0034: perf handover, compaction unchained, crash harder, sketching the query engine, focus catchup, android update policies, legopunk, a world without email, nobody cares, segcache, bloomRF, existential consistency, ssd parameters, fantastic ssd internals

Published 2023-03-31

The talks from systems distributed will be aired live over the next month or so. You can see the schedule here.

perf handover

Pretty soon I'm going to have to switch from working on performance to designing the query engine. I figured the highest leverage thing I could do with my last few weeks is to make it easier for whoever is working on performance next to focus on the most important problems.

I started by massively expanding tracing in #552 and #562. We now track queue depth and read/write latency throughout each part of the io pipeline, hit/miss counts for all caches and filters, and spans for every async task.

Having all of these on the same timeline, with easy searching, filtering and aggregation, makes it so much easier to understand the behaviour of the system by correlating different events. I spent a couple of days just browsing around in tracy and spotted a bunch of promising problems.

Between tracy and perf I assembled fairly convincing proof that we're not remotely io-bound. I don't have a solid enough understanding of cpu architecture to distinguish between being cpu-bound and memory-bound, but whether I sample by cpu cycles or by cache misses in perf we find the same bottlenecks - blake3 (hash-chaining to detect disk errors), wyhash (hashtables and bloom filters), sorting (converting in-memory buffers to on-disk data blocks). (Merging blocks during compaction was also on this list initially, but see below.)

It's difficult to disable the blake3 hashing because we rely on it for ids, but switching from the zig implementation of blake3 (~600mb/s) to the highly-tuned c/asm implementation (~6000mb/s) produced a 17% throughput boost! We probably won't merge that because it complicates cross-platform builds, but it definitely demonstrates that we have a lot to gain from improving the zig implementation.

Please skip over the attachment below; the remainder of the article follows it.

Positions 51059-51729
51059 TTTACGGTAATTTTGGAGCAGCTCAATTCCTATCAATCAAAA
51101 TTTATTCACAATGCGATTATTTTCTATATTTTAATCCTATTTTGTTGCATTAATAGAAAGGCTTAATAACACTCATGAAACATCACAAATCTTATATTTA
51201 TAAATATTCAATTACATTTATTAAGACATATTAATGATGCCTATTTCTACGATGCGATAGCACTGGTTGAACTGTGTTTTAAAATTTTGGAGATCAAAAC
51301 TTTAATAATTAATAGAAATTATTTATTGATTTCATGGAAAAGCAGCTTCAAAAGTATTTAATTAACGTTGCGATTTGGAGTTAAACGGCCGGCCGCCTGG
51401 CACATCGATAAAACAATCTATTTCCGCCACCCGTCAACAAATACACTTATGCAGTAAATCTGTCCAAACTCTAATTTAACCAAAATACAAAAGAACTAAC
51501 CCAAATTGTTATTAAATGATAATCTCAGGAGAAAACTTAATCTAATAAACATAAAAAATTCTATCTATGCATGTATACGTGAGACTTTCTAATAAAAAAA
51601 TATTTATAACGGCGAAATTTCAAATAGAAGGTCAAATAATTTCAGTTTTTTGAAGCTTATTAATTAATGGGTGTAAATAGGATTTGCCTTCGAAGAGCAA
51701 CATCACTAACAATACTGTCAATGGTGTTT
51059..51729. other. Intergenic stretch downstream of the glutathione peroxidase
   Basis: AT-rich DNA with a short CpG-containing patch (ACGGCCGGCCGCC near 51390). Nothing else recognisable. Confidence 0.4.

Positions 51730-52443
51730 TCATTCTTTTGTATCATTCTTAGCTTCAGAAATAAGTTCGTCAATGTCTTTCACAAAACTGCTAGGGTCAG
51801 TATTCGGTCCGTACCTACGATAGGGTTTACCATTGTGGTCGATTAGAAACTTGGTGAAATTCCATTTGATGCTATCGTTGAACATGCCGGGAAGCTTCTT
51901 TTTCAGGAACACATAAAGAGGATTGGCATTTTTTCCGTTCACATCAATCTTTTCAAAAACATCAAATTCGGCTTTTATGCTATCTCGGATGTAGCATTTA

I also tried increasing the default disk cache size to the size we expect to use in production, so that our other performance work isn't confounded by poor cache performance, but this is currently in limbo pending some decision about how the non-default cache size will be configured.

Lastly, I noticed in benchmarks with low load that the batch latency never falls below 5ms. Turns out that during my earlier changes to the benchmark I also introduced a minimum 5ms sleep between batches. Embarrassing. Fixing this required converting the entire benchmark to continuation-passing style, inverting most of the logic and adding ~100 lines of boilerplate. A really clear demonstration of why async/await is such a popular feature for programming languages.

compaction unchained

There are two major tasks in tigerbeetle. In the foreground, incoming operations are executed against a snapshot of the database and mutations are accumulated in new in-memory buffers. In the background, we flush the old in-memory buffers to disk and compact the lsm trees on disk. Every constants.lsm_batch_multiple operations these two tasks synchronize - we pick a new snapshot and swap the old and new buffers.

But both of these tasks are sharing the same thread. To prevent compaction from causing latency spikes, compaction work was divided into fixed-size ticks which were supposed to be divided evenly in the gaps between operations. But in practice, it's actually pretty hard to estimate how many ticks of work we need to do. It depends on how much compaction work is needed for each tree, how much overlap there is between tables on different levels, how many tombstones will be dropped during compaction etc. Also the tick interface was readiness-based - when you call tick it checks to see if enough io has completed that it can do any work. So the number of ticks required per operation wasn't even deterministic.